First off, I am not a Dylan scholar.  Yet, at the same time, I am not merely a fan. I do possess all his albums in some form or other, I have attended twenty or so Dylan concerts over the years, and I have read a fair amount of books about and by Dylan. The relationship is more intimate than merely a fan though certainly less than a scholar. As a friend and colleague said to me in the 1980s, Bob Dylan has provided “the soundtrack for our lives.”

Secondly, I am a professor of Philosophy with a specialization in Logic and an abiding interest in its dark side — paradox. The former informs my review of the book. The latter explains my interest in Dylan.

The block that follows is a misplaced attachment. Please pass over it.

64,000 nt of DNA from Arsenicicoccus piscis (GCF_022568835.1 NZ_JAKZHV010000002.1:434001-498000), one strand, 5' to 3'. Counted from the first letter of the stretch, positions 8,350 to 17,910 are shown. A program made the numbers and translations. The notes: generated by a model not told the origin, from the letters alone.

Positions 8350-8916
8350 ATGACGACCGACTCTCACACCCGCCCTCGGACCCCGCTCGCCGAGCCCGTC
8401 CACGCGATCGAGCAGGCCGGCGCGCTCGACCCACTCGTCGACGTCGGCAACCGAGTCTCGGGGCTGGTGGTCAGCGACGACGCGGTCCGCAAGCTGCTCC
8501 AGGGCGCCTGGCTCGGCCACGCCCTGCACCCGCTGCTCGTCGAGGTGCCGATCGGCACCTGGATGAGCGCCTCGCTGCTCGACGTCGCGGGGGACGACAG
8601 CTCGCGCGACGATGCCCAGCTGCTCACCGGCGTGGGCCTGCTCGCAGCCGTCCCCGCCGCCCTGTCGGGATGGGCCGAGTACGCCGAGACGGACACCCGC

The author, Jim Curtis, is an accomplished scholar and academician. One of the great strengths of the book is his Renaissance-like command of the materials of which he speaks as well as all things Dylan. Another great strength is that the author is literally a contemporary of Dylan. Born less than a year before Dylan, he grew up within the same cultural milieu as Dylan with similar influences and experiences. The rest of us (me, just barely) can only imagine what it was like to come of age in the 1950s and early 1960s.

Decoding Dylan runs 169 pages, which includes copious chapter notes, an extensive bibliography, and an extremely thorough index. It obviously is not intended to give a complete account of Dylan’s life and works but rather focus primarily on his output during the 1960s. Interestingly, it begins with an original poem (song lyrics?) by the author: “Songs for Passersby,” which is an homage to Dylan spun from biographical strands used by the author to support his claims. This is then followed in the customary way by a preface and introduction.